As Worldpay gears up for a separation from parent Fidelity National Information Services and an acquisition strategy next year, it will be carrying a debt rating lower than at least one rival.
Worldpay landed an initial BBB- rating from Fitch Ratings this month while rival Global Payments snagged a slightly higher BBB rating.
While both ratings are investment grade, earning a higher mark can make a difference when it comes to the expense of acquisitions. Both companies have an acquisition agenda in the fast-growing industry so the more expensive their debt is, the more costly that strategy may be.
Worldpay ranks as the second-largest non-bank merchant acquirer in the U.S., handling $1.66 trillion in purchase volume last year, behind Fiserv, which was the largest, with $1.73 trillion in volume, according to industry research firm The Nilson Report. Worldpay operates in 150 countries, but the bulk of its revenue, 70%, derives from North America, Fitch said. (Fitch doesn’t rate Fiserv.)
Global Payments was the third-largest non-bank merchant acquirer in the U.S. with $722 billion in purchase volume last year, according to Nilson.
Scale may give both Worldpay and Global payments an advantage in the approximately $75 trillion worldwide market, but it doesn’t mean they can stop growing. “Scale is important in payments due to consolidation among U.S. financial institutions as well as competitive pressures,” Fitch said in a Wednesday report on Global Payments.
’Highly competitive’ market
Debt ratings agency S&P Global Ratings echoed that sentiment in a July report on the Atlanta-based company, calling it a “highly competitive industry” requiring ongoing investments.
For Worldpay, the competition from legacy players like Global Payments, Fiserv and PayPal as well as evolving fintechs such as Adyen, Block and Stripe, has been troublesome. The company had annual losses for each of the past three years, parent FIS revealed in a regulatory filing this month.
Part of the problem at Worldpay, under Jacksonville, Florida-based FIS’s roof, has been that it hasn’t been able to grow as rapidly as some rivals, especially upstart fintechs, Fitch analyst Rob Galtman said in a recent interview.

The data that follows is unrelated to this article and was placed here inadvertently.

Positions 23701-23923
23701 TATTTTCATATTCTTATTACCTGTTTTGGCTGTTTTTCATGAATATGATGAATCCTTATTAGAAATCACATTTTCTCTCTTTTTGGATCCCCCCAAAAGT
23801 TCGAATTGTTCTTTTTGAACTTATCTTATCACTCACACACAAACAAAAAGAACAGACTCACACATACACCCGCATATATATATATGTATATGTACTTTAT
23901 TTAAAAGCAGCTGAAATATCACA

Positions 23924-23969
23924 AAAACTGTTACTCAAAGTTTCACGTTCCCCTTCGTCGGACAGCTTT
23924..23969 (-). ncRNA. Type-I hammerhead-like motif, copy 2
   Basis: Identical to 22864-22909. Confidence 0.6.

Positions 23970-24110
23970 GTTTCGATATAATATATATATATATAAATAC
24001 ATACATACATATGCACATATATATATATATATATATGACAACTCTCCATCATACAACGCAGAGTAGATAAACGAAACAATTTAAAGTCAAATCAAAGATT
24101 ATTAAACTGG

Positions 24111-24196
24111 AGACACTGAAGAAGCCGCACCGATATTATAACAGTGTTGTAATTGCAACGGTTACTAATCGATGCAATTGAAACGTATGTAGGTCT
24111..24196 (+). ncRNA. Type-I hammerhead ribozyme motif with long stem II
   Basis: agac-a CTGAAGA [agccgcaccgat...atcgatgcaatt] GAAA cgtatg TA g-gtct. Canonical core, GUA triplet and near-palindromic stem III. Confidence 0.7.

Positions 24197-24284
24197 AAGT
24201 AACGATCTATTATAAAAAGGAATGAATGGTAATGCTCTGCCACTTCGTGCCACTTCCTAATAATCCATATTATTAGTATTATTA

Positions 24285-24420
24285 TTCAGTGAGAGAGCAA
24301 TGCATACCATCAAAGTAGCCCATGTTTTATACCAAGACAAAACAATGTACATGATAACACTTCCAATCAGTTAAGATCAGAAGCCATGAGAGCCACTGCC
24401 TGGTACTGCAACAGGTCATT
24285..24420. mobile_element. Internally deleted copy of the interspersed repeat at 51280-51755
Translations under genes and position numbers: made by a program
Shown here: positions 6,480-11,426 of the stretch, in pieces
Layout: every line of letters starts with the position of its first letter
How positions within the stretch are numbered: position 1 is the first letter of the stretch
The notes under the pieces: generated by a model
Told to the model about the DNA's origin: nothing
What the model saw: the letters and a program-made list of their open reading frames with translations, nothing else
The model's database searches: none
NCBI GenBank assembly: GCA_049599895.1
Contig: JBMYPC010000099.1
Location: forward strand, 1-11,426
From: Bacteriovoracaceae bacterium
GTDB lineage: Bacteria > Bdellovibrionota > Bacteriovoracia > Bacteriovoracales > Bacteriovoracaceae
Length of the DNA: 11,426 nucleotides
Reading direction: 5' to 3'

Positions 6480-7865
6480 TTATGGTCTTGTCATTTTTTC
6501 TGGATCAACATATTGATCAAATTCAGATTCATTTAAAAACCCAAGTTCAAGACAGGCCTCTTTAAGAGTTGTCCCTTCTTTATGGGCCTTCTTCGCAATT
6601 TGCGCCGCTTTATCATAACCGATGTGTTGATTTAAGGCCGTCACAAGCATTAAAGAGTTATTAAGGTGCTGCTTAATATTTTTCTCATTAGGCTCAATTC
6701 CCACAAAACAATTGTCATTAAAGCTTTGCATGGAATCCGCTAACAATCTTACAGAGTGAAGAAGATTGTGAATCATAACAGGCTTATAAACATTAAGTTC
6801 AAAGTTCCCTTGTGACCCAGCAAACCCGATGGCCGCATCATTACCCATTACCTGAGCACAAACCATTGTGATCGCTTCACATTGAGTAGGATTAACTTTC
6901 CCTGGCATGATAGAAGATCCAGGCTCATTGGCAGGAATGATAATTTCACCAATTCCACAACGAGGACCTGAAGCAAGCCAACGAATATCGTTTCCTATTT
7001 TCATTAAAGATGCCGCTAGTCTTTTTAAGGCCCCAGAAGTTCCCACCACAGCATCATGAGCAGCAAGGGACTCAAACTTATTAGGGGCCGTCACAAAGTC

That followed on Fitch’s recent analysis of Worldpay. “There is meaningful tech disruption and pricing competition from both ‘legacy’ fintechs, large technology providers, as well as younger, software-centric fintech companies,” Fitch said in the Sept. 18 report.
Indeed, Worldpay’s revenue growth slowed to 4% last year, from nearly 16% in 2021, according to a recent FIS filing with the Securities and Exchange Commission breaking out financials for the unit. Annual revenue was about $5 billion last year, $4.8 billion in 2021 and nearly $4.2 billion in 2020, the filing said.
FIS executives have lamented that the company didn’t have sufficient capital available for Worldpay acquisitions, and have said that will change when the unit becomes a standalone company. The sale of a majority stake to Chicago private equity firm GTCR is expected to be completed early next year.
FIS CEO Stephanie Ferris has said that Worldpay will focus on e-commerce growth after it’s spun off. That could help it catch up with younger rivals that have focused on that realm from the start.
Hunt for acquisitions
Proliferating fintech rivals may be a curse when it comes to competition, but their large numbers are a benefit for legacy players like Worldpay and Global Payments in their hunt for acquisitions.
“There are constantly new fintechs being started,” Galtman said. “They will not be lacking M&A targets, and valuations have gotten cheaper,” than they were two years ago.
While Galtman declined to pinpoint any specific targets, he said that tech-centric and software-centric businesses are the types of companies that Worldpay would be likely to pursue. He noted that Worldpay doesn’t have a unit that competes with Fiserv’s Clover unit, which caters to small and mid-size outlets. “It’s a gap in their portfolio,” Galtman said of Worldpay.
As Worldpay and Global Payments seek to grow in the expanding market, Galtman doesn’t see any drawbacks to the companies currently being tied to the heavy credit card and debit card use in the North American market. In markets outside the U.S., cards are giving way to more digital alternatives.
Nonetheless, cards continue to take share from cash and checks, Fitch said in the Worldpay report. “Global card usage varies meaningfully by country, but will continue to capture payments share in the future,” it stated.
Global Payments has swallowed a number of companies in recent years, including its $4.3 billion acquisition of Evo Payments last year. As a result, it has gained integration experience from those deals, but potential merger missteps remain a risk in the future, Fitch noted.
The same could be true for Worldpay related to large transactions, the ratings agency said, noting that it’s headed toward increased leverage.
Worldpay’s business and financial metrics “compare well” versus Global Payments, “although it is expected to operate with meaningfully higher leverage in the next few years under private ownership,” the Fitch report said.
Correction: This story has been updated to correct the headline’s ranking of the companies.